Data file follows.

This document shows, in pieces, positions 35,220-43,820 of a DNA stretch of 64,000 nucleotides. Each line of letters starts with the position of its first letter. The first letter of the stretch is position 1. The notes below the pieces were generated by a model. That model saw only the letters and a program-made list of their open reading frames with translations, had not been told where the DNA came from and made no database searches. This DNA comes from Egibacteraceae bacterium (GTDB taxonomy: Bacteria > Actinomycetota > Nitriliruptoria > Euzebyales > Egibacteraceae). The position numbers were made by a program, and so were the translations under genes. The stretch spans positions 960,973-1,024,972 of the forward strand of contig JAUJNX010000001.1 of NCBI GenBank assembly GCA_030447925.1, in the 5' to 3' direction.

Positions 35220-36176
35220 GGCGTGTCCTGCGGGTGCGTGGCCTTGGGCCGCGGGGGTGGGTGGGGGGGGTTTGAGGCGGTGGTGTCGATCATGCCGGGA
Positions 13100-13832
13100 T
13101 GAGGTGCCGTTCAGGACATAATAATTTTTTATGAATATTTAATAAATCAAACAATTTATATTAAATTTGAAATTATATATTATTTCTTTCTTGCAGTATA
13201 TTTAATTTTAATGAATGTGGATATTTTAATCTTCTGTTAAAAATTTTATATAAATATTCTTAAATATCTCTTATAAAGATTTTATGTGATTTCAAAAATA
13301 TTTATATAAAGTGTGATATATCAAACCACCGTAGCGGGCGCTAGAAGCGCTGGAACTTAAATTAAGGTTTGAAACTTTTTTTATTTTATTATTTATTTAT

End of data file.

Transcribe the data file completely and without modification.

This document shows, in pieces, positions 35,220-43,820 of a DNA stretch of 64,000 nucleotides. Each line of letters starts with the position of its first letter. The first letter of the stretch is position 1. The notes below the pieces were generated by a model. That model saw only the letters and a program-made list of their open reading frames with translations, had not been told where the DNA came from and made no database searches. This DNA comes from Egibacteraceae bacterium (GTDB taxonomy: Bacteria > Actinomycetota > Nitriliruptoria > Euzebyales > Egibacteraceae). The position numbers were made by a program, and so were the translations under genes. The stretch spans positions 960,973-1,024,972 of the forward strand of contig JAUJNX010000001.1 of NCBI GenBank assembly GCA_030447925.1, in the 5' to 3' direction.

Positions 35220-36176
35220 GGCGTGTCCTGCGGGTGCGTGGCCTTGGGCCGCGGGGGTGGGTGGGGGGGGTTTGAGGCGGTGGTGTCGATCATGCCGGGA
Positions 13100-13832
13100 T
13101 GAGGTGCCGTTCAGGACATAATAATTTTTTATGAATATTTAATAAATCAAACAATTTATATTAAATTTGAAATTATATATTATTTCTTTCTTGCAGTATA
13201 TTTAATTTTAATGAATGTGGATATTTTAATCTTCTGTTAAAAATTTTATATAAATATTCTTAAATATCTCTTATAAAGATTTTATGTGATTTCAAAAATA
13301 TTTATATAAAGTGTGATATATCAAACCACCGTAGCGGGCGCTAGAAGCGCTGGAACTTAAATTAAGGTTTGAAACTTTTTTTATTTTATTATTTATTTAT